In the market for a hot-water-dispensing refrigerator? That was just one of the innovative and unusual products on display last month at the International Builders’ Show in Las Vegas.
The annual event, put on by the National Association of Home Builders, serves as a massive showcase for new ideas and technology for the home.
Here’s a roundup of some that are vying for “how did we ever live without it” distinction:
• In one of the notable kitchen offerings, General Electric brings hot water to the refrigerator door.
- Students seeking sugar daddies for tuition, rent
- Seattle-based seafood company shuts down
- UW receiver Isaiah Renfro opens up about depression, announces he's leaving team
- What's the top spelling 'mistake' in Washington state? The answer could make you sick
- Dead whale found on bow of cruise ship in Alaska
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The new line of Cafe French-door models can heat 10 ounces in less than two minutes.
Those hoping to save steps to the microwave, though, will have to wait until the doors debut in May.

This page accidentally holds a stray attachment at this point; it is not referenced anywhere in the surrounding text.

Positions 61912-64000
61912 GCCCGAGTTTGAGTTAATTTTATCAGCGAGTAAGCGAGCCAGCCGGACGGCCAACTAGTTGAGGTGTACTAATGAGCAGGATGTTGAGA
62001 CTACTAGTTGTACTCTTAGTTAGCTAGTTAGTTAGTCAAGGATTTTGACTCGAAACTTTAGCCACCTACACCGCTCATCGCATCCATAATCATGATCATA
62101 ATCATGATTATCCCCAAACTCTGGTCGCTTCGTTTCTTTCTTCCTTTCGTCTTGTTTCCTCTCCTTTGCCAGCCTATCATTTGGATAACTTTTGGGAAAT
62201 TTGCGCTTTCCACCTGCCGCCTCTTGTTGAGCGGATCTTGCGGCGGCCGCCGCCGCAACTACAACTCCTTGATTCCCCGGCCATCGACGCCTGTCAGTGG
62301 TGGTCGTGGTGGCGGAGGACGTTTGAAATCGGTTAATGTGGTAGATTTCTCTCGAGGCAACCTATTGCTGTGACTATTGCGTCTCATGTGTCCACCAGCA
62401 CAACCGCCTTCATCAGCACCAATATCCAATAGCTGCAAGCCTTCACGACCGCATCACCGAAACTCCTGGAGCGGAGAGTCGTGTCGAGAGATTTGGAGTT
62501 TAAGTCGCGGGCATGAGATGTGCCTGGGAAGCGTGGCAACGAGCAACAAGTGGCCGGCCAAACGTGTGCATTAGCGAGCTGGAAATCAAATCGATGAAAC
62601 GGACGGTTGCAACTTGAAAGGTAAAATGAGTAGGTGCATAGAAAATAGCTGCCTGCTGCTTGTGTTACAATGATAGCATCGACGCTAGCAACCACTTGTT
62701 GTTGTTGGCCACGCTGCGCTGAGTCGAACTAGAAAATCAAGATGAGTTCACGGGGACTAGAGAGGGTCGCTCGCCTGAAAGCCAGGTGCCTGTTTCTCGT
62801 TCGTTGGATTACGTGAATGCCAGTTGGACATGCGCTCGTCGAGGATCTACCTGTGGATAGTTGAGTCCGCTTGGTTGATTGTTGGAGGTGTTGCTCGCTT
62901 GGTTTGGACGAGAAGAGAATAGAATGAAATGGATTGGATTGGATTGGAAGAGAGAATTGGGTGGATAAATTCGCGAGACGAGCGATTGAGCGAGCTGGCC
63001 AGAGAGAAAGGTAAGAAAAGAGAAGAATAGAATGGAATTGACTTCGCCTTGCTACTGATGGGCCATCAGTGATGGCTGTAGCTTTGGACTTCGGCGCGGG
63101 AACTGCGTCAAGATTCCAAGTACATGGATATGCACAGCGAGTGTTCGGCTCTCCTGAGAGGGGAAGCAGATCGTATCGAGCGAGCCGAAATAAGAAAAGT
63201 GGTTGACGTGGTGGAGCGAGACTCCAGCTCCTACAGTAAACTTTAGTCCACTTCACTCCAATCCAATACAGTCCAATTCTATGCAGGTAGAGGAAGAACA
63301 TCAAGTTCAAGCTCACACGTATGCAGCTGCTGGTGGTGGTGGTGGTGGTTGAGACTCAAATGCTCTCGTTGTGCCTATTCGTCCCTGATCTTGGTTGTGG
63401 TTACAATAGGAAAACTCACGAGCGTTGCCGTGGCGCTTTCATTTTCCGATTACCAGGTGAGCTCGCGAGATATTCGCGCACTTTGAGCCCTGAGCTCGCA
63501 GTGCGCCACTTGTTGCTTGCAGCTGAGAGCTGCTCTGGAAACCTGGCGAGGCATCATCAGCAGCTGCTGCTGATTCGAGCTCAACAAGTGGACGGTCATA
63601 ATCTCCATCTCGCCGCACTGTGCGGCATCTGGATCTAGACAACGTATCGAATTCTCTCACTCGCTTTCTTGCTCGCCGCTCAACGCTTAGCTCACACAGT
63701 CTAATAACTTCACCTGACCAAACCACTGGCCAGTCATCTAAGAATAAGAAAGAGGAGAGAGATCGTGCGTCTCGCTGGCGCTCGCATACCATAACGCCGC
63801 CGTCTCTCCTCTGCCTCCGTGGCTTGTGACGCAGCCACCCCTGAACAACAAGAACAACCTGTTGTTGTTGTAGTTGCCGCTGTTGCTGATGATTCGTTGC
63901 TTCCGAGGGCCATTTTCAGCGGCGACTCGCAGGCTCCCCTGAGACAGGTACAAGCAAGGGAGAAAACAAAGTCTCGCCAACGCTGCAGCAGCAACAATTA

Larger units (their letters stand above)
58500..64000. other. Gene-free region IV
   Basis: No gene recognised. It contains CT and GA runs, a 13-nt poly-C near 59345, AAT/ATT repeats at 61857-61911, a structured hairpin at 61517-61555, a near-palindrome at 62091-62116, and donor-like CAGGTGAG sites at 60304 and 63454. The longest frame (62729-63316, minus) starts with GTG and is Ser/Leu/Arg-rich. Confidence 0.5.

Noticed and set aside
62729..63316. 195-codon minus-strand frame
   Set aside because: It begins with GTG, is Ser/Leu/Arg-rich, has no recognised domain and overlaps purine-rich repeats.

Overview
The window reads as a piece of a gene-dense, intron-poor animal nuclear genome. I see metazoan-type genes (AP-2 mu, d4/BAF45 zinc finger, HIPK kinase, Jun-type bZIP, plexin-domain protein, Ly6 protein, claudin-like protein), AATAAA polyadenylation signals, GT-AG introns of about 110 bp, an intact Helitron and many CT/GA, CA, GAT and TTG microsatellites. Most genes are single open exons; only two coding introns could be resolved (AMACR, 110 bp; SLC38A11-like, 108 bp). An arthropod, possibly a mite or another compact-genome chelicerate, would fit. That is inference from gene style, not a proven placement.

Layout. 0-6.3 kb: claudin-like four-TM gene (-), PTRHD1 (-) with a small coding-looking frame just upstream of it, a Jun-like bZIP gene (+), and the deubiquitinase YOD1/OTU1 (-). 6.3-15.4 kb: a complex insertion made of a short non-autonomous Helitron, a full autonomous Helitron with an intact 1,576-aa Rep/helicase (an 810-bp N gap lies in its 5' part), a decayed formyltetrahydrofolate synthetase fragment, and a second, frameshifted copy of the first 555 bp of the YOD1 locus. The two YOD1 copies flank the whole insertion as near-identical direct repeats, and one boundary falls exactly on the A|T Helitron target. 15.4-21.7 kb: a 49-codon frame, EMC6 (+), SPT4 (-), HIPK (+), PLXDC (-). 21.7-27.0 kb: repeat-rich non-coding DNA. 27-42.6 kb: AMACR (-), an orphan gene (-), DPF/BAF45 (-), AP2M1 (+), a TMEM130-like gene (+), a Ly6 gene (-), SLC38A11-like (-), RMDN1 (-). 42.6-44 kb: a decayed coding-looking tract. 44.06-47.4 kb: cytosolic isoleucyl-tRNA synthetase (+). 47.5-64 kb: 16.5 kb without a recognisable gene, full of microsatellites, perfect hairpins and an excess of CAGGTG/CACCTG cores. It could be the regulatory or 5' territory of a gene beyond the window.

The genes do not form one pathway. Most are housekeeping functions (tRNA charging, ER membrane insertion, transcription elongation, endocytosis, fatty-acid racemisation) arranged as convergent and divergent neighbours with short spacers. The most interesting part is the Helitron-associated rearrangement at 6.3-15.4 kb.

• For a high-tech twist on singing in the shower, Kohler’s Moxie shower head and wireless speaker system plays up to seven hours and has wireless range of 32 feet. Magnets secure the speaker to the shower head, making it easy to pop out when it’s time to recharge the lithium ion battery.
• Retro sinks’ colors got a redo from Kohler. No more avocado or harvest yellow; the new hues, developed by designer Jonathan Adler, include Annapolis Navy, Piccadilly Yellow, Greenwich Green and Palermo Blue.
• A skylight that opens using solar power and closes automatically if it senses rain seems like a bright idea. The no-leak solar powered Fresh Air skylight by Velux is eligible for a 30 percent federal tax credit.
• Ever wished for a little more light on the subject? Under-cabinet task lighting can be moved around with Halo’s track system and magnetic LED pucks from Cooper Lighting.
• Glass stairs took another step toward practicality with the recent addition of decorative treads by Innovative Building Products. The treads, called ceramic frits, add traction.
• Responding to consumer demand for better-organized homes and storage, ClosetMaid moved out of the bedroom closet.
On display were systems for specialized craft rooms, the laundry room and the garage.
• Building pest control into the walls of new homes is an interesting idea. Taexx’s Tubes in the Wall built-in pest control system includes scheduled service that can take place while the homeowner is away.
This may not have been the sexiest display on the showroom floor, but it did feature a man dressed up as a giant pest.